Rooted and Grounded:
A Conference on Land and Christian Discipleship
April 20–22, 2017
Hosted by Anabaptist Mennonite Biblical Seminary, Elkhart, Indiana
As God’s people, the church is called to imagine and embody alternative ways of relating to the land that cultivate shalom between human beings, the rest of creation, and God. To do this, we must be deeply rooted in the biblical text and engaged with present-day movements to protect the land and its resources. AMBS is pleased to announce the third Rooted and Grounded Conference, building on the conversations held in September 2014 and October 2015.
2017 Keynote speakers
- Dr. Stanley Saunders (Thursday evening) will speak on “A Dwelling Place for God: Earth, Ecology, and Eschatology in the Sermon on the Mount.” Stan is Associate Professor of New Testament at Columbia Theological Seminary, in Decatur, Georgia, with research interests in early Christian understandings of “the last days,” the nature of the Church, spirituality, and how scripture engages current issues such as creation care and the criminal justice system. He is the author of Preaching Matthew: Proclaiming God’s Presence (Westminster John Knox, 2010), and is currently working on a book about creation, eschatology, and ecology. Stan is an ordained member of the Christian Church (Disciples of Christ).
- Sarah Augustine (Friday evening) will speak on "Peoples of the Land Rise Up: The Struggle for the Land is the Struggle for Life,” exploring the struggles of Indigenous Peoples in relation to texts from Amos, Isaiah, Hosea, and Matthew. A member of Seattle Mennonite Church, Sarah is Assistant Professor of Sociology and Director of Student Spirituality at Heritage University in Washington, and co-director of the Suriname Indigenous Health Fund. She led the team which wrote the World Council of Churches Statement on the Doctrine of Discovery (adopted in 2012), and has advocated for the rights of Indigenous Peoples around the globe to the United Nations, the Organization of American States, and the Inter-American Commission for Human Rights.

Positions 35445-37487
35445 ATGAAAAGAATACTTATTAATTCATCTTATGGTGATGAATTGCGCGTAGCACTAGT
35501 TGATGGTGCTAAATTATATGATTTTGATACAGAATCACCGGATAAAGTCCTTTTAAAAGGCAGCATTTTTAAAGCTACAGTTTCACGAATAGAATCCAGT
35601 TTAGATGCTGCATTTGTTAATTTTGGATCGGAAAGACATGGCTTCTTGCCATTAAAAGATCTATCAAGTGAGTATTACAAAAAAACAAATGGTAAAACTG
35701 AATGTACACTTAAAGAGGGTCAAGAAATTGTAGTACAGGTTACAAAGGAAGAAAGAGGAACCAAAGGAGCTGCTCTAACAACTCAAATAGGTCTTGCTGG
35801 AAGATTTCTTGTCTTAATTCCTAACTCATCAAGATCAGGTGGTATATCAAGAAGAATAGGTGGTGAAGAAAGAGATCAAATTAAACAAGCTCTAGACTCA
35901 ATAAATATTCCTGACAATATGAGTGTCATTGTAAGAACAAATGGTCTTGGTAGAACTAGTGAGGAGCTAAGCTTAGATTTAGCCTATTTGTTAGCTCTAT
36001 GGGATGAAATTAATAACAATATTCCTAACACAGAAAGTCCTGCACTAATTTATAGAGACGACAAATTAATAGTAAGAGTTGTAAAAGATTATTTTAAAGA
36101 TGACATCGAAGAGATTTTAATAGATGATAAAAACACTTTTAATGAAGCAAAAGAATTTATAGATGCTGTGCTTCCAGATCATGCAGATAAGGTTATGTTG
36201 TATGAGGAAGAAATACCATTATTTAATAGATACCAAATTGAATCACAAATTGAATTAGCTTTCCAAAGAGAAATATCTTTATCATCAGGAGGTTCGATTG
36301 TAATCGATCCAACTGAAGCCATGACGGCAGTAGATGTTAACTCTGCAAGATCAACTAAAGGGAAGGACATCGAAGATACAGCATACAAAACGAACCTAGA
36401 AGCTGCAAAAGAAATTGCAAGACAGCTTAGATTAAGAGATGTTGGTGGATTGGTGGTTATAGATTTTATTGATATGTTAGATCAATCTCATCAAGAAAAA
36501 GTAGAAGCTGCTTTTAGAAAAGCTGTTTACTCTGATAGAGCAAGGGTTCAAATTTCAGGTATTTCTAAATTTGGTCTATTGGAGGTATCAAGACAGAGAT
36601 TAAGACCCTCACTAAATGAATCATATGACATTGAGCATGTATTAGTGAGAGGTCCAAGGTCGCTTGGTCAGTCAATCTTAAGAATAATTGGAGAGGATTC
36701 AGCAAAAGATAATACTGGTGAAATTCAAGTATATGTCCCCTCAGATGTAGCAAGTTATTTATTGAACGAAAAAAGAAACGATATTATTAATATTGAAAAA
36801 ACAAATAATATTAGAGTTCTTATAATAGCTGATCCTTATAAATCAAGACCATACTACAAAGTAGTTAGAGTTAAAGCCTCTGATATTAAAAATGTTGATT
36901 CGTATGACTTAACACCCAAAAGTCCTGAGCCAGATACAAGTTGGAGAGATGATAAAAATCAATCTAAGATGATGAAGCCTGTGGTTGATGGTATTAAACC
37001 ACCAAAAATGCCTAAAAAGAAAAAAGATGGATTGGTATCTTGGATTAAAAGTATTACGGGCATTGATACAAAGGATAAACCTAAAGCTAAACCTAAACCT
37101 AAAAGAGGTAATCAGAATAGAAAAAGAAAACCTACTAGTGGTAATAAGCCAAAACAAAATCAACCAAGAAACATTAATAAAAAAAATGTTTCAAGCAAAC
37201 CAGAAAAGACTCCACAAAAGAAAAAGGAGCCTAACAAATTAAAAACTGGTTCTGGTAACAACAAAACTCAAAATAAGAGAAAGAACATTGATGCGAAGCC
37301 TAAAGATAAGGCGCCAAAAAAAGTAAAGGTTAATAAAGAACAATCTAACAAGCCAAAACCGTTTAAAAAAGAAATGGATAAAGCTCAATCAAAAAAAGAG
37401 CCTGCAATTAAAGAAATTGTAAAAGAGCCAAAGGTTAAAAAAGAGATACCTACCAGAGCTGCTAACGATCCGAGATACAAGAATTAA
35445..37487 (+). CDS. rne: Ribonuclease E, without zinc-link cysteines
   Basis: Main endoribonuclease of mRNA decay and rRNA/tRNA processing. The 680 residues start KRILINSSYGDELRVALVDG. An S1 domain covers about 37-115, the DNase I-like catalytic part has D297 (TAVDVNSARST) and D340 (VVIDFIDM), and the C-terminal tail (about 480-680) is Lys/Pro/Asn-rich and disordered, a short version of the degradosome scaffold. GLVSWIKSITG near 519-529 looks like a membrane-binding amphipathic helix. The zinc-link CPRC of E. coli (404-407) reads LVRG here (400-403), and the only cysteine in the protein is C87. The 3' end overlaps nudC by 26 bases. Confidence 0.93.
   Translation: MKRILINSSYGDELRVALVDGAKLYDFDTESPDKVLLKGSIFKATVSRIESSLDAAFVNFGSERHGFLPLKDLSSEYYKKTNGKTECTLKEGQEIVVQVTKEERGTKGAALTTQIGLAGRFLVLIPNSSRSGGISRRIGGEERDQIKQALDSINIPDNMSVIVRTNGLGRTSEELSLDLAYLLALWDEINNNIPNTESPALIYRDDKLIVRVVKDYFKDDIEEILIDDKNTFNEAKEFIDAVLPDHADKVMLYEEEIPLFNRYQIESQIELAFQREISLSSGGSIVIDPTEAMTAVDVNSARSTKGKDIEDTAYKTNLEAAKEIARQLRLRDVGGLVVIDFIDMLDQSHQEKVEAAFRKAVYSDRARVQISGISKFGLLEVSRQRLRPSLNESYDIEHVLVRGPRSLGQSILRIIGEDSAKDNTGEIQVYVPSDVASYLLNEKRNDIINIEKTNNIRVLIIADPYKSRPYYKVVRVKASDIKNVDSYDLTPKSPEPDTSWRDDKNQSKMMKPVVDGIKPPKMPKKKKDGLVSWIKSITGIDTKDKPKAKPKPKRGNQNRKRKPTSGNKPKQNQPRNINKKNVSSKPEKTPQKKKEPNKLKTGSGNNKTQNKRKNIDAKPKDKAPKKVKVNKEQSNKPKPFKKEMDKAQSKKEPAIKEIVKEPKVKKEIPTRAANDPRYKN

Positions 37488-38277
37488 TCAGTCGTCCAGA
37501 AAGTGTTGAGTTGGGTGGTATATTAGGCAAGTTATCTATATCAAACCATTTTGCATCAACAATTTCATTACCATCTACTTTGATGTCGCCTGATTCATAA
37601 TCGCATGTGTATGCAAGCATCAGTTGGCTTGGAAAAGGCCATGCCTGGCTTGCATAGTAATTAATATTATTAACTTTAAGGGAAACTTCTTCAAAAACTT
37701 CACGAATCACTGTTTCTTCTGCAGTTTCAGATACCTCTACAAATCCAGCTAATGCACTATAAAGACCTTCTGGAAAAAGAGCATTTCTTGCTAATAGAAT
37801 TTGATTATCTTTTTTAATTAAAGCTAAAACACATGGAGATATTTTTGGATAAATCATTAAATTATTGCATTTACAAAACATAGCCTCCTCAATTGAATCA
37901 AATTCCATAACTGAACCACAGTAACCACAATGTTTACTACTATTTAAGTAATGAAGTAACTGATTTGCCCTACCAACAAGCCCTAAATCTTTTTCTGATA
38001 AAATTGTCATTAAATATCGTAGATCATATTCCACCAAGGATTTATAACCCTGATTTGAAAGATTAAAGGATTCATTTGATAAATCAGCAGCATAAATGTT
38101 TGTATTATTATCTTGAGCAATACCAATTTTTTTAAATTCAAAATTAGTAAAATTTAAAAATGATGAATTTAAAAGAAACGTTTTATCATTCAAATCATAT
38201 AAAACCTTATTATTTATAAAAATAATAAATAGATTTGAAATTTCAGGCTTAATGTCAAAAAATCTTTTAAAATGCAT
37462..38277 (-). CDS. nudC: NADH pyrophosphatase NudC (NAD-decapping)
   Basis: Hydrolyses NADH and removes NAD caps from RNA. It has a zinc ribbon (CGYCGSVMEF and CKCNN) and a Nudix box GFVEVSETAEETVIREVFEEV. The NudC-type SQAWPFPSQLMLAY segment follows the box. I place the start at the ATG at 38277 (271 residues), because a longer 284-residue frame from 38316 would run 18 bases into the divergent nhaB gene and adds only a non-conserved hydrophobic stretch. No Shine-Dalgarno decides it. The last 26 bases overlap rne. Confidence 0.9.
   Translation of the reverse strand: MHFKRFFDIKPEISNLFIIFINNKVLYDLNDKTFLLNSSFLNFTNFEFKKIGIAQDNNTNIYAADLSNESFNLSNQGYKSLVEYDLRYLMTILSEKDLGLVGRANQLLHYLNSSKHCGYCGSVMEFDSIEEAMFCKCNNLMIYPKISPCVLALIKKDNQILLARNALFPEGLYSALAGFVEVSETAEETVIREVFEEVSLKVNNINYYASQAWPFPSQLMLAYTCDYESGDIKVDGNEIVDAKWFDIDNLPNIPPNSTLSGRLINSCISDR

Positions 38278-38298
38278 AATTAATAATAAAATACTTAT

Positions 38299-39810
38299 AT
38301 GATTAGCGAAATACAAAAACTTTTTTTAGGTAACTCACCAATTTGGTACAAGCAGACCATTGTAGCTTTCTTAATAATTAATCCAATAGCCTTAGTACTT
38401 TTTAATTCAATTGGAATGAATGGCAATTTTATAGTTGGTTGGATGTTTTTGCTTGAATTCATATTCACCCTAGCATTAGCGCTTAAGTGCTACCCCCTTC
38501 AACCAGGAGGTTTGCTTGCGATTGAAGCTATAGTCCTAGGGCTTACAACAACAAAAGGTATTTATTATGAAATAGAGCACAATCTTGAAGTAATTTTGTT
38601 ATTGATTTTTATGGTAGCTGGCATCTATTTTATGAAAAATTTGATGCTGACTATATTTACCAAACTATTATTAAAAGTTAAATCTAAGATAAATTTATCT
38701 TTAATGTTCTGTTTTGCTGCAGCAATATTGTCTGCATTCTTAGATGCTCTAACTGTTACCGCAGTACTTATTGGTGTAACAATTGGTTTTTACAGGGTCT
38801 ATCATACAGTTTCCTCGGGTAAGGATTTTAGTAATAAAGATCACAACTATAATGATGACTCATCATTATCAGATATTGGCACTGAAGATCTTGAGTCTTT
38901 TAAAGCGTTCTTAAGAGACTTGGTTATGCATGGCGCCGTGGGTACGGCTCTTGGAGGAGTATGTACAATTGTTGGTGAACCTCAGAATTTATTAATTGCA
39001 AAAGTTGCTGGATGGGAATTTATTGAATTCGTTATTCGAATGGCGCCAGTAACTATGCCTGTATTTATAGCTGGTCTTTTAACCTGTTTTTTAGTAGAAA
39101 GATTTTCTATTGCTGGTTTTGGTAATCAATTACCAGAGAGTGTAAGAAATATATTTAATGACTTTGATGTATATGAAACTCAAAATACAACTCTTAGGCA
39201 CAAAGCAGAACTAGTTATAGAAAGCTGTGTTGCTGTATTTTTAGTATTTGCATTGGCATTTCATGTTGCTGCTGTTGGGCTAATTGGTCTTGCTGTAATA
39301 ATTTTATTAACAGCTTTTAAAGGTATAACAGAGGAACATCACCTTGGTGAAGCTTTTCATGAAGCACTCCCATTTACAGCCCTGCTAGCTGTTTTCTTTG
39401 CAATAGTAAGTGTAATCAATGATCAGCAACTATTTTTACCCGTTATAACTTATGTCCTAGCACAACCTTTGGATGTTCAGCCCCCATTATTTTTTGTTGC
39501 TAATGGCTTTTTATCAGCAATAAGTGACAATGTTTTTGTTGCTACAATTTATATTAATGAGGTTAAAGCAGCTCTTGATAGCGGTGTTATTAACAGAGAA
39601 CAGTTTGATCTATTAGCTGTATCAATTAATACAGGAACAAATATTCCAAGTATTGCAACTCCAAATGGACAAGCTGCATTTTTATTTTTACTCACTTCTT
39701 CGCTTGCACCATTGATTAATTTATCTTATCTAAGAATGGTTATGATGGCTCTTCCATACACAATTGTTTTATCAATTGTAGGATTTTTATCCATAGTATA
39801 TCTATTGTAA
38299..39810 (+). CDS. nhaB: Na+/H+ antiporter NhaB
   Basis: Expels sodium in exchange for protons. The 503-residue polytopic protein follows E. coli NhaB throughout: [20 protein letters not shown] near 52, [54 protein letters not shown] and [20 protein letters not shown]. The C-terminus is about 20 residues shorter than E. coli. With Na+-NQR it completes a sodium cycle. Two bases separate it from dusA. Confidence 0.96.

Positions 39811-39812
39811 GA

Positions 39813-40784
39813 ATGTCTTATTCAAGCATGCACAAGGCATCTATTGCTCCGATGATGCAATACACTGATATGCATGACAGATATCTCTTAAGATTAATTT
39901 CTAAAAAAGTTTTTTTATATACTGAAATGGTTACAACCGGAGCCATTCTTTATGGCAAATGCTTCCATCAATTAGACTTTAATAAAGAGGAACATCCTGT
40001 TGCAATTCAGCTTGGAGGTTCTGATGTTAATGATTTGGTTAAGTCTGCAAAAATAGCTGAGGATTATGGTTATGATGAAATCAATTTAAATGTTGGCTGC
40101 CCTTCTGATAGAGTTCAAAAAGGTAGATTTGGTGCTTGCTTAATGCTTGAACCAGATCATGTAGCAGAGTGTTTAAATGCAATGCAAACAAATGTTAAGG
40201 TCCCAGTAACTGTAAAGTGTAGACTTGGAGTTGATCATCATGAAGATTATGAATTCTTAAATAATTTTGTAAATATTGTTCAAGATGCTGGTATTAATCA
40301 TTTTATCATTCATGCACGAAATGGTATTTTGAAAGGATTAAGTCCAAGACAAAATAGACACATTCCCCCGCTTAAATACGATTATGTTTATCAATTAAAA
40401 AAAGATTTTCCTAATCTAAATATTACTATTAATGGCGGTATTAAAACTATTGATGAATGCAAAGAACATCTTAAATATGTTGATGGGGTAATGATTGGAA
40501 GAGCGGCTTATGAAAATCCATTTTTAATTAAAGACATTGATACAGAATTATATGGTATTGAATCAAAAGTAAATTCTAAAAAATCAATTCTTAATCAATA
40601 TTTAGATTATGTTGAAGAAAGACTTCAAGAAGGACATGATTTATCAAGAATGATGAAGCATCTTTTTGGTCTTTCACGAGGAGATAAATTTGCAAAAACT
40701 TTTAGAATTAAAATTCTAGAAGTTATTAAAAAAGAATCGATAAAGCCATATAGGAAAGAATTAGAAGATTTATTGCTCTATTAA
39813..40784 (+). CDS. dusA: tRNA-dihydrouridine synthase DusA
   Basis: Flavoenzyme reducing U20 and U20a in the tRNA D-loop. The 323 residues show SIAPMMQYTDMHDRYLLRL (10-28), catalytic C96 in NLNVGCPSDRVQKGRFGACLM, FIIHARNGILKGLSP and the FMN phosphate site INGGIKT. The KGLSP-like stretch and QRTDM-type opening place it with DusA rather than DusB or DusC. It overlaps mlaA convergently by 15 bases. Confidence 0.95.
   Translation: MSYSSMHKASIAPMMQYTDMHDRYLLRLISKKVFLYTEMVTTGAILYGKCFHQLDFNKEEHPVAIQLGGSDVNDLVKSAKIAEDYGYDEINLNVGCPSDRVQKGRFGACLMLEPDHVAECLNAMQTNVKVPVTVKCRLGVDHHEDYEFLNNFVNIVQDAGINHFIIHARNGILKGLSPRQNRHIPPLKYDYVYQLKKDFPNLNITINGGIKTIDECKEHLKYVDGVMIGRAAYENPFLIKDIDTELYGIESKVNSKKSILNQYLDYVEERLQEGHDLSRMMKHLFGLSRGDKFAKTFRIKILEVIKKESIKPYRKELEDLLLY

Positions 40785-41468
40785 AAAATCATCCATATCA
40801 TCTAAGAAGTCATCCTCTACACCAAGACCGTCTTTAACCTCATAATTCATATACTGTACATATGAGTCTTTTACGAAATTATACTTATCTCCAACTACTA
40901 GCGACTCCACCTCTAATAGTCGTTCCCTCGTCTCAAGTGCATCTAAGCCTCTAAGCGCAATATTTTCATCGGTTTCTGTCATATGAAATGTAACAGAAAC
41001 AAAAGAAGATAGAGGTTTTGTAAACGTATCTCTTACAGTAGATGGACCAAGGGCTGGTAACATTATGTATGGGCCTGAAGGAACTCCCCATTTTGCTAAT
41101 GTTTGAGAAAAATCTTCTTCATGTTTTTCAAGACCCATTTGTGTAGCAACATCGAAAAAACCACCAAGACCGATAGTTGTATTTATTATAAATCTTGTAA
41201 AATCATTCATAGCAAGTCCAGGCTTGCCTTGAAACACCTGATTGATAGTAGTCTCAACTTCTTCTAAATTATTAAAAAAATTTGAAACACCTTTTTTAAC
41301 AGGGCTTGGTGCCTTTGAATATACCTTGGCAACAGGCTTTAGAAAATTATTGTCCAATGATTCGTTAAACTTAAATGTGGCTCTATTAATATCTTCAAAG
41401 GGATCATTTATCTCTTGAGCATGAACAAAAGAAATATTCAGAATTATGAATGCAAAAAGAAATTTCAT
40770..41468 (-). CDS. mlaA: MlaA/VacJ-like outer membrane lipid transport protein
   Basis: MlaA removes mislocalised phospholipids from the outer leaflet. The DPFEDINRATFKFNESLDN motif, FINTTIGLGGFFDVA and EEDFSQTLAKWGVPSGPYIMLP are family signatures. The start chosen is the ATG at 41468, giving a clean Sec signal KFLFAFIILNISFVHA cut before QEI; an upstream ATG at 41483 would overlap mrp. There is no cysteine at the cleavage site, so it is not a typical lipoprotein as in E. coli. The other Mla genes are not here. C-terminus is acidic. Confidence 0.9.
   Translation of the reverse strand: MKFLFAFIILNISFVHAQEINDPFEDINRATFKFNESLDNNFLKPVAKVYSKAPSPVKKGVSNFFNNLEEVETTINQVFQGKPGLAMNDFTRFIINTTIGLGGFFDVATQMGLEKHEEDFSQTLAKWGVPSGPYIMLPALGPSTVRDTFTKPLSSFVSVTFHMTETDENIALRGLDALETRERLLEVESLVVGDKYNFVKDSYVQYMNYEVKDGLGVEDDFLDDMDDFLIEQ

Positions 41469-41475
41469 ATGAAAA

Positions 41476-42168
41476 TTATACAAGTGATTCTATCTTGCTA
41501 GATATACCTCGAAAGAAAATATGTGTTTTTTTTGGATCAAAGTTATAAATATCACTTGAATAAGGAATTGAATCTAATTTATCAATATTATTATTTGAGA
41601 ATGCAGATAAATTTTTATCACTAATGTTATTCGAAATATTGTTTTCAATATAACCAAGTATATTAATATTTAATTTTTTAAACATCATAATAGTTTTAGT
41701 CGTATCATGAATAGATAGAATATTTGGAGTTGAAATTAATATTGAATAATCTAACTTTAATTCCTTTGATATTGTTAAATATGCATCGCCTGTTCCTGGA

- Todd Wynward (Saturday morning) will speak on "Come to the Waters: What Settlers Like Me Learn from Standing Rock." He will dig into biblical examples of transformation in undomesticated space at water's edge, and how the rootedness demonstrated at Standing Rock can ground all of us--settlers and indigenous alike--in our own home places as interfaith watershed protector alliances today. Todd is the co-creator of a wilderness-based public charter school and founder of the Taos Initiative for Life Together [TiLT] in New Mexico. Licensed as a minister for watershed discipleship ministry in Mountain States Mennonite Conference, Todd is author of Rewilding the Way: Break Free to Follow an Untamed God (Herald Press 2015).
Registration opens February 1. Rates: $100 standard; $25 students
Call for Papers
Abstracts for conference papers and workshops should be between 100 and 200 words. They will be accepted until February 28 or until the program is full, and should be sent to the conference committee. Download the complete call for papers.
What to expect
The three days will weave together worship, theology, biblical study and praxis.
In addition to keynote presentations, papers and workshops, participants will join in several worship services. An afternoon of immersion experiences will give participants opportunities to explore conservation and restoration efforts in the region.
The AMBS campus, with areas of native grass and wildflowers, rain gardens, a prayer labyrinth and a walking path, will provide opportunities for both learning, recreation and meditation.